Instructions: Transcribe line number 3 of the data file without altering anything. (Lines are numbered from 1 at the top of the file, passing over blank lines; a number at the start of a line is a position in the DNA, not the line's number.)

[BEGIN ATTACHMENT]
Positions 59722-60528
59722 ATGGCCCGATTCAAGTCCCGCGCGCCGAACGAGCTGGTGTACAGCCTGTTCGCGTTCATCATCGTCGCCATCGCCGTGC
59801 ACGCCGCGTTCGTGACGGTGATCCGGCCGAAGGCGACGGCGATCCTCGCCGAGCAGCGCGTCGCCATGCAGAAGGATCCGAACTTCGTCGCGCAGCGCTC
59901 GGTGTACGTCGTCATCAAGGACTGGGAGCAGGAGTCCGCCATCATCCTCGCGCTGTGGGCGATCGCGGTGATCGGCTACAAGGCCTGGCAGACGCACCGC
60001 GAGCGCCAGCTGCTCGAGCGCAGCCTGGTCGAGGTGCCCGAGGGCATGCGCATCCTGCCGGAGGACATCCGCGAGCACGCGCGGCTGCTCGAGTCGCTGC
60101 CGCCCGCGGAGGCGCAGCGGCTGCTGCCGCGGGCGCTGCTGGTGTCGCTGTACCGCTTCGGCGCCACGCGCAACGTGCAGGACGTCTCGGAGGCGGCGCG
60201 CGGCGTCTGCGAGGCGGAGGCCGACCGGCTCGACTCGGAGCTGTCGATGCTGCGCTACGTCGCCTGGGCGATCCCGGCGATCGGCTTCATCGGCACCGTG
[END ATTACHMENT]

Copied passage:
59801 ACGCCGCGTTCGTGACGGTGATCCGGCCGAAGGCGACGGCGATCCTCGCCGAGCAGCGCGTCGCCATGCAGAAGGATCCGAACTTCGTCGCGCAGCGCTC